**Theorem**

The intersections of the adjacent perpendicular bisectors of the sides of a *parallel-hexagon* (a hexagon with opposite sides parallel) form a *parallelo*-hexagon, i.e. hexagon with opposite sides parallel and equal.

**Alternative formulation**: The respective circumcentres *G*, *H*, *I*, *J*, *K* and *L* of triangles *ABC*, *BCD*, *CDE*, *DEF* and *EFA* of a hexagon *ABCDEF* with opposite sides parallel, form a *parallelo*-hexagon, i.e. hexagon with opposite sides parallel and equal.

**Challenge**

1) At first glance, with the number of formed parallelograms, the result may seem to be easy to prove just using the properties of parallelograms. However, the author was unable to do so after several different attempts.^{1}

2) Alternatively, the above theorem seems to lend itself most readily to attack by vector methods or complex algebra, but the algebra gets very complicated rather quickly, so a proof by computer technology such as *Mathematica* becomes convenient. The real challenge, however, remains: to find a purely geometric proof. Can you find such a proof?

**Hint**: Click on the *Hint* button in the sketch for a possible construction which one can use to produce a novel, geometric proof.

**Novel Proof**

Read my 2020 online paper related to this result in the *International Journal for Mathematical Education in Science & Technology* (IJMEST) which gives a geometric proof using ideas from calculus as well as a *Mathematica* proof at: A novel proof of a hexagon theorem.

**Note**:
^{1}The result is not true for arbitrary perpendiculars to the sides of a general hexagon with opposite sides parallel (as can be easily verified by a rough drawing or accurate construction). This indicates that just using parallel lines, even though they form a number of parallelograms, are not sufficient to prove that the opposite sides of the formed hexagon *GHIJKL* are equal. The perpendiculars all appear to have to intersect at the midpoints of the sides of the original hexagon *ABCDEF*, i.e. be perpendicular bisectors.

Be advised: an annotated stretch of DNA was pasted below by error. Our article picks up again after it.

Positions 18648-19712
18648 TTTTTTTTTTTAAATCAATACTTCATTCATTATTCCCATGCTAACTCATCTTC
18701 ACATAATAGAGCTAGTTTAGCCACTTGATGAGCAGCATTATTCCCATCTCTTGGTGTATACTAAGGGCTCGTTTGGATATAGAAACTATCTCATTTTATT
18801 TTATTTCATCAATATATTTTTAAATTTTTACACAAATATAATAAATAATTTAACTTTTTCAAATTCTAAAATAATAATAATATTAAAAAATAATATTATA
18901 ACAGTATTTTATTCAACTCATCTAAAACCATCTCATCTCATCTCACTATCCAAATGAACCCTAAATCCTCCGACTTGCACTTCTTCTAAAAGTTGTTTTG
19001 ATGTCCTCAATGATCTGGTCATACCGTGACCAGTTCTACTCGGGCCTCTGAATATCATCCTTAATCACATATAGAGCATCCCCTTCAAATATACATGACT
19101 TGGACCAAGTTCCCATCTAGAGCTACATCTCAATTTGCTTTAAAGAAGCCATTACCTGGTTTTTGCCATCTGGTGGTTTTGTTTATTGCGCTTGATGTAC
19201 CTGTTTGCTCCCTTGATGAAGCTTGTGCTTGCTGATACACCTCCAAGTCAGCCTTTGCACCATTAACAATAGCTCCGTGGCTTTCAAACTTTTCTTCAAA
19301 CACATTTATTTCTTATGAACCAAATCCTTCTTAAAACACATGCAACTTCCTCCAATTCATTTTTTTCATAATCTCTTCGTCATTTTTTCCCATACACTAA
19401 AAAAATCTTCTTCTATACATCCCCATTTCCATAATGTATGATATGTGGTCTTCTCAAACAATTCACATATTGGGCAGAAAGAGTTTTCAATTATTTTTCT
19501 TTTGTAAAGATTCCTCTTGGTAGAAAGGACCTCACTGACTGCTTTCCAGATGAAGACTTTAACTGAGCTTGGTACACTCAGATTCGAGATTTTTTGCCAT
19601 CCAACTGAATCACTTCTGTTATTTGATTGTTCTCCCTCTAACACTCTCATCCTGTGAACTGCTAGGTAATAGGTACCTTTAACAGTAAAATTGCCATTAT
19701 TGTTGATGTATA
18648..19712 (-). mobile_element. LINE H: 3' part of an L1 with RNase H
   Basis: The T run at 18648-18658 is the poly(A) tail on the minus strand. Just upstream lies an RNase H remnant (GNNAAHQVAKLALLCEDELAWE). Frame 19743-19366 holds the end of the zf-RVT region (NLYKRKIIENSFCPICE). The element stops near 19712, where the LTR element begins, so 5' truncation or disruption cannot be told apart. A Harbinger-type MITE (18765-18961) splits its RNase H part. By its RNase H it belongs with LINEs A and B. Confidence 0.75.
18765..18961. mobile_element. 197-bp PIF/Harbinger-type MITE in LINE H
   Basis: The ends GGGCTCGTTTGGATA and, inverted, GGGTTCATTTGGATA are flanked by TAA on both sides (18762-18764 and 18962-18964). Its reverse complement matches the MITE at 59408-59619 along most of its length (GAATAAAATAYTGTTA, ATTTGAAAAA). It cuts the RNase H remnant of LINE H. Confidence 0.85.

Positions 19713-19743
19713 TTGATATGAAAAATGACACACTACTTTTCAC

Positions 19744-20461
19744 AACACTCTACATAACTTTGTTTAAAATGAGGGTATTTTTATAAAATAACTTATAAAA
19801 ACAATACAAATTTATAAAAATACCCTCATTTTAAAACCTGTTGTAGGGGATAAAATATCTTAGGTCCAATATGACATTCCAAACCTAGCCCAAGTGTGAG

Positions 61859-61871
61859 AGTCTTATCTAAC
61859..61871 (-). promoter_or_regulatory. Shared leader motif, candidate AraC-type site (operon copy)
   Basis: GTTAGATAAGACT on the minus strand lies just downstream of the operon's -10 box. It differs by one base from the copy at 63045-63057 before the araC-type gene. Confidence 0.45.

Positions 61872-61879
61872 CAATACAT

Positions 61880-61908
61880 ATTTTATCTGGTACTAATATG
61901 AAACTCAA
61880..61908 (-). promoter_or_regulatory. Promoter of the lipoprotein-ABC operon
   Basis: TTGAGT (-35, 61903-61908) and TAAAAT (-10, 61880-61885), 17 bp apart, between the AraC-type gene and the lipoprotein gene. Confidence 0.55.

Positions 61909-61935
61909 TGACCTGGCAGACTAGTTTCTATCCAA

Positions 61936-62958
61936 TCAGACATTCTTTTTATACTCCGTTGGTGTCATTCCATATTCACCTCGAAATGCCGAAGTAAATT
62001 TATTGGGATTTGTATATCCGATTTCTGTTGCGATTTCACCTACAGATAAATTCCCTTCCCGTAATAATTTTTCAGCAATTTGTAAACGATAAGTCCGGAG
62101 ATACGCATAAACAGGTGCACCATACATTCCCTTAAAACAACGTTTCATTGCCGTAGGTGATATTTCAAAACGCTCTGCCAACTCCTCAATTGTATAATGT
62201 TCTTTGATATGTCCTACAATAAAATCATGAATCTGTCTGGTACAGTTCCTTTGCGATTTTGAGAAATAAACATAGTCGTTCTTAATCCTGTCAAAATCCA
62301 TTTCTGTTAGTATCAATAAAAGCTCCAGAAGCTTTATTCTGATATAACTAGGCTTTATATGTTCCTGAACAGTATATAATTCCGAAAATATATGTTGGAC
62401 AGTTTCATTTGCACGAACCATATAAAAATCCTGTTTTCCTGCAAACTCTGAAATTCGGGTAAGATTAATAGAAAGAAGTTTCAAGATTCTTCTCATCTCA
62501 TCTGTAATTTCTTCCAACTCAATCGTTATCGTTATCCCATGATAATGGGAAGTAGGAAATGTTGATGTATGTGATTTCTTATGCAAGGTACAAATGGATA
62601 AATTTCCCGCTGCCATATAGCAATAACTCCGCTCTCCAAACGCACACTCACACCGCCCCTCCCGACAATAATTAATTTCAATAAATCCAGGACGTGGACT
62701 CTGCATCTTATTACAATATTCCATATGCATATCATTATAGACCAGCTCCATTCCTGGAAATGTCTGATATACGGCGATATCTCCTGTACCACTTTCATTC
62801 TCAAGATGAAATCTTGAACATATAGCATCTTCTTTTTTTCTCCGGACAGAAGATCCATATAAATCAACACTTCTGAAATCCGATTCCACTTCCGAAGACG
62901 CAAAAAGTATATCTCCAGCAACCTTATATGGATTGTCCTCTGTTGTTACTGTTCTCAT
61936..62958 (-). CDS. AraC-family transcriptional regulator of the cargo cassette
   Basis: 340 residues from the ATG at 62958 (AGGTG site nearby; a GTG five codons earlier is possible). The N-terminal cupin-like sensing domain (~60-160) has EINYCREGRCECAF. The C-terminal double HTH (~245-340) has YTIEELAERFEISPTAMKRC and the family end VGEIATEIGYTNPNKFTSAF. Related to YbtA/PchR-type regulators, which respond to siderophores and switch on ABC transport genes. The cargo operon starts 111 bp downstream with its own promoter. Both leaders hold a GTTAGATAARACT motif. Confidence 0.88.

**More Proofs**

More recently, the following more elementary & explanatory proofs have been given:

Dubrovsky, V. (2021). Dubrovsky proof, given on 22 November 2021, in a post at the *Romantics of Geometry* group on Facebook.

Frank, R. & Schumann, H. Elementary proof of a theorem about hexagons with parallel opposite sides. *International Journal of Mathematical Education in Science and Technology*, Published online: 19 Oct 2023.

**Another Result**

For another interesting & challenging 'to-prove' result involving a *parallel-hexagon* (a hexagon with opposite sides parallel), go here: Parallel-hexagon concurrency theorem. In this theorem, the lines connecting the midpoints of the opposite sides are concurrent (which in turn is a special case of Toshio Seimiya's Theorem).

**Related Links**

Conway's Circle Theorem as special case of Side Divider Theorem

Area ratios of some polygons inscribed in quadrilaterals and triangles

Triangle Centroids of a Hexagon form a Parallelo-Hexagon: A generalization of Varignon's Theorem

Some Parallelo-hexagon Area Ratios

A side trisection triangle concurrency

A generalization of a Parallelogram Theorem to Parallelo-hexagons, Hexagons and 2*n*-gons in general

A 1999 British Mathematics Olympiad Problem and its dual

Easy Hexagon Explorations

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Created by Michael de Villiers, 17 April 2019, updated 8 May 2020; 31 March 2021; 3 April 2021; 29 Nov 2021; 25 October 2023.